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A documentary about the Prague Spring created the impression that the revival of the nation in the 1960s was driven wholly by the reform communists, writes Adam Gebert. Why was no platform given to those “who were never the least bit involved with the communist ideology”?
The Austrian TV channel ORF 2 recently put together an evening programme commemorating the fortieth anniversary of the Warsaw Pact invasion of Czechoslovakia. The programme was centred around a documentary created by Manfred Christ and Michael Kreisel entitled Prague Spring.
Unfortunately, the attempt itself to expose the significance of the so-called Czechoslovak revival within the framework of the world events of that time manifested a considerable tendency towards generalization. The events of the Prague Spring were dragged into an unhappy union with the hippie movement in America, as well as with the student demonstrations in France and Germany, without the authors taking into account the fact that all three latter countries were, unlike Czechoslovakia, a part of the democratic world. The authors thus (perhaps unwittingly?) drove their viewers to adopt an impression that the eventual suppression of the Prague Spring by tanks and guns was not particularly different from the street battles between the happy-go-lucky French students and the French police armed with truncheons.
The main theme of the film was, however, the circumstances and events surrounding the occupation and the relationship between Czechoslovakia and the Soviet empire. The documentary was (besides the journalistically aseptic footage from the film archives) composed on two levels.
The first level comprised staged performances featuring Jan Hrusínsky pathetically playing the role of Alexander Dubcek. Hrusínsky mounted a highly theatrical embodiment of a spirited and brave politician bursting with irony, who allowed himself to get drunk, metaphorically and literally, on Brezhnev’s vodka and who strove to fight for the country till the last drops of his sober powers. The historical facts that Dubcek et consortes (with the honourable exception of Frantisek Kriegel) signed an oath of loyalty to Brezhnev and his occupation forces, and that he shortly thereafter signed the so-called “truncheon act”, was not significant enough for the filmmakers to mention.
Considering the way in which the scenes of Dubcek and his government were portrayed, I assume that Christ and Kreisel relied on the Zdenek Mlynár’s novel Frost Comes from the Kremlin. I do not wish to analyse this novel here. I would just like to point out that not even in this novel was Dubcek portrayed as a fearless half-god. The authors, however, insisted on an immaculate, and hence an attractive, hero to serve up to their viewers, and thus the “Dubceko-Hrusínsky” mash-up came into being.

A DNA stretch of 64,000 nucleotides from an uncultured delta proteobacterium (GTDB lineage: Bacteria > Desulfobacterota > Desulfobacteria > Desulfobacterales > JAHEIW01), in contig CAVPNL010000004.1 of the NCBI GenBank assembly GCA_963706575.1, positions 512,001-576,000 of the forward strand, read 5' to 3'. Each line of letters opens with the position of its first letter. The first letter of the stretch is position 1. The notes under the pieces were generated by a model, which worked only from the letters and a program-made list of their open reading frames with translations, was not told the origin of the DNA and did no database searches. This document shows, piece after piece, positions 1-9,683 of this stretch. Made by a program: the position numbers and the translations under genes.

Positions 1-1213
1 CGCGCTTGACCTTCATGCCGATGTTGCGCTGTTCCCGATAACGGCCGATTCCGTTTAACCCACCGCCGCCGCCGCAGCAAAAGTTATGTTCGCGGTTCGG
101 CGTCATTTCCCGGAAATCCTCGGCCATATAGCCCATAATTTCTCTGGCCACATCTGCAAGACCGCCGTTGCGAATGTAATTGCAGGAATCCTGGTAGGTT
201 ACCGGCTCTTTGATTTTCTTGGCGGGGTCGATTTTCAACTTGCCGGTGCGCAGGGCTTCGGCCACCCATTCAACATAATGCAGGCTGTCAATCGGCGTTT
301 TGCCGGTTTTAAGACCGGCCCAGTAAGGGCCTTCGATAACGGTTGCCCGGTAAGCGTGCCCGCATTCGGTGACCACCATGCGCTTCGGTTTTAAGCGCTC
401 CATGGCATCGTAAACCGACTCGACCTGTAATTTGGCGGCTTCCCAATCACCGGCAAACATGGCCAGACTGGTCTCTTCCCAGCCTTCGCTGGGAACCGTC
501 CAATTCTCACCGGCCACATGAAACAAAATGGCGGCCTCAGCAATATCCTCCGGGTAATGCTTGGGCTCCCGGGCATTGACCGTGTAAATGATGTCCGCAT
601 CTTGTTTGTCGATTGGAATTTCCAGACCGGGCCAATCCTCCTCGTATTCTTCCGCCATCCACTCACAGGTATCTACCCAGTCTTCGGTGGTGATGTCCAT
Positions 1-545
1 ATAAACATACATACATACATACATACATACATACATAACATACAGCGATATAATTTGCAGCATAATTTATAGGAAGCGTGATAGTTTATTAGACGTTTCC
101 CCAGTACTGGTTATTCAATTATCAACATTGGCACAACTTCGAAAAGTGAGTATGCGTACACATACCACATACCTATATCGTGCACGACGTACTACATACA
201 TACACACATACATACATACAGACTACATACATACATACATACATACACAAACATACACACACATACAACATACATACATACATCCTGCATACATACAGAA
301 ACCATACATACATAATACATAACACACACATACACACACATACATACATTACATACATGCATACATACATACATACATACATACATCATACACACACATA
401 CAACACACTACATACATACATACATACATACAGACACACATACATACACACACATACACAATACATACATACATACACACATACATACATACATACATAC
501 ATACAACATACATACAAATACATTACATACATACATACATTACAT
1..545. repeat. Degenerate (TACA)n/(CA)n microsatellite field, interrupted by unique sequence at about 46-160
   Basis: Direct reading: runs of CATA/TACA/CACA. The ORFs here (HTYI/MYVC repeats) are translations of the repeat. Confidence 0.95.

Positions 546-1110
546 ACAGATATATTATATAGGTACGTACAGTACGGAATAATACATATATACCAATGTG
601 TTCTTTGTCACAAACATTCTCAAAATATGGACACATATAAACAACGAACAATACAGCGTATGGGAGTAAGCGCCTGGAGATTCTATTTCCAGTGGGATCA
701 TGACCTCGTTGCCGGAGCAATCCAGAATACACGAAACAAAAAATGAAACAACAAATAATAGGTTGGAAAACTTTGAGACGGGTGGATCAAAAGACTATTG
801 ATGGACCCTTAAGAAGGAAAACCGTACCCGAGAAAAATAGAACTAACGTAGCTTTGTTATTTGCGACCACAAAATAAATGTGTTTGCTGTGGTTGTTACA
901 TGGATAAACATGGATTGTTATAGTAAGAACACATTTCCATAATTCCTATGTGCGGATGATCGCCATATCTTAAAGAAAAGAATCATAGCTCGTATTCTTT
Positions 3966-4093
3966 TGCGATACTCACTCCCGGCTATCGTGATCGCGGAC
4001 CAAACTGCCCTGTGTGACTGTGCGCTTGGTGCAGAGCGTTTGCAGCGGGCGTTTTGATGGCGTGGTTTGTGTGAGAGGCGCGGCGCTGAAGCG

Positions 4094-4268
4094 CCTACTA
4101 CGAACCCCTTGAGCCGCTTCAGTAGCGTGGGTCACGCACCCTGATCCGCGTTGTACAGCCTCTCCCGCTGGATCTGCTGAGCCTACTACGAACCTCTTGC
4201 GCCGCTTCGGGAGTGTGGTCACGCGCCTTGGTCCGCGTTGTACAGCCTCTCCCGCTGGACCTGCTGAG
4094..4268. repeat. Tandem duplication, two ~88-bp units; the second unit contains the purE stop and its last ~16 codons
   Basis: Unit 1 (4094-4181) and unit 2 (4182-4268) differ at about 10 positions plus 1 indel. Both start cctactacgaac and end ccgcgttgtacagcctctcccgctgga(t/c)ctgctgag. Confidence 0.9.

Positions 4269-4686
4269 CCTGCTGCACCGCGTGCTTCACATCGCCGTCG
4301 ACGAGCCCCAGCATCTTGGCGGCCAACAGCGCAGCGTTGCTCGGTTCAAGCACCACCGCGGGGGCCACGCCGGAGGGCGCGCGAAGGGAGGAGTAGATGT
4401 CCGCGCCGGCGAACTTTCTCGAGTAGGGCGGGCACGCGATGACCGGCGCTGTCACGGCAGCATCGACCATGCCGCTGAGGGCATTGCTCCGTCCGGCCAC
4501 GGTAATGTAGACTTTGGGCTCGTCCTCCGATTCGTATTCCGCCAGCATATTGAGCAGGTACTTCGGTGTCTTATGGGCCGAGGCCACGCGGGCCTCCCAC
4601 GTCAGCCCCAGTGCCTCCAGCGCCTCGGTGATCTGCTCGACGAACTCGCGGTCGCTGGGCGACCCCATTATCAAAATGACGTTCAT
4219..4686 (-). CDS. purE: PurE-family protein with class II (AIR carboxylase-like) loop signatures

The second level of the documentary was centred on the procession of talking heads who were mostly witnesses to the events. And behold whom the authors let shine! Besides Dubcek’s mawkish secretary in a pink shirt, the following were given the reign of the stage: Antonín J. Liehm, Kamila Moucková and Jirí Pelikán. The Austrian documentarists left nothing to chance. But really – why not? The chosen threesome were bona fide eyewitnesses that were involved in the August events and what preceded them. But why did the documentary fail to provide a similar platform for the people from the opposite side of the political spectrum, i.e. to those who were never in the least involved with the communist ideology (and there are scores of those)? This omission created a picture in which the “revival of the nation” in the sixties was driven wholly by the reform communists, and that it was those who eventually defended it who bore the weight of the punishment. The protagonists on the screen can hardly be blamed for creating this impression, especially when it is possible that the authors extracted their testimonies from the archives (which was certainly the case for Pelikán’s part).
In any event it is clear that the Prague Spring document is a work of a dilettante. Jan Hrusínsky confessed in one of the server discussions that “a shiver ran down his spine” during the shooting. I am not surprised. I had a similar feeling during the screening.
What did surprise me more than the documentary itself, however, was the fact that during the subsequent round table discussion, which was attended among others by Jirí Grusa, no one threw any doubt on the film that had just been screened. Did the debaters not have the opportunity to watch the film? Was the debate pre-recorded? Who knows. Grusa and Irena Brezná did reminisce with a certain air of importance on their activities when the occupation came, and the round table continued to revolve only around the banal historic and political reflexions, and parallels on the theme of Russian occupation.
Several weeks before this evening I got my hands on a publication which came out in connection with the Czech-German cultural project ZIPP and which is dedicated to the year 1968 in Czechoslovakia. Not surprisingly, it also contained an interview with Jirí Grusa. And we should bow our heads before his humble declaration that “without the Czech literati – without Kundera, Kohout, Havel or me – the developments culminating in the Prague Spring would not even have been possible.”
It appears that the fortieth anniversary has turned the events of August ’68 into a peddler’s paradise. One group uses it to mould a demagogic documentary film, the other to prop and polish their respective personae – and all do so in the name of a good thing.
Published 18 March 2009
Original in Czech
First published by Revolver Revue 73 (2008) (Czech version)
Contributed by Revolver Revue © Adam Gebert / Revolver Revue / EurozinePDF/PRINT
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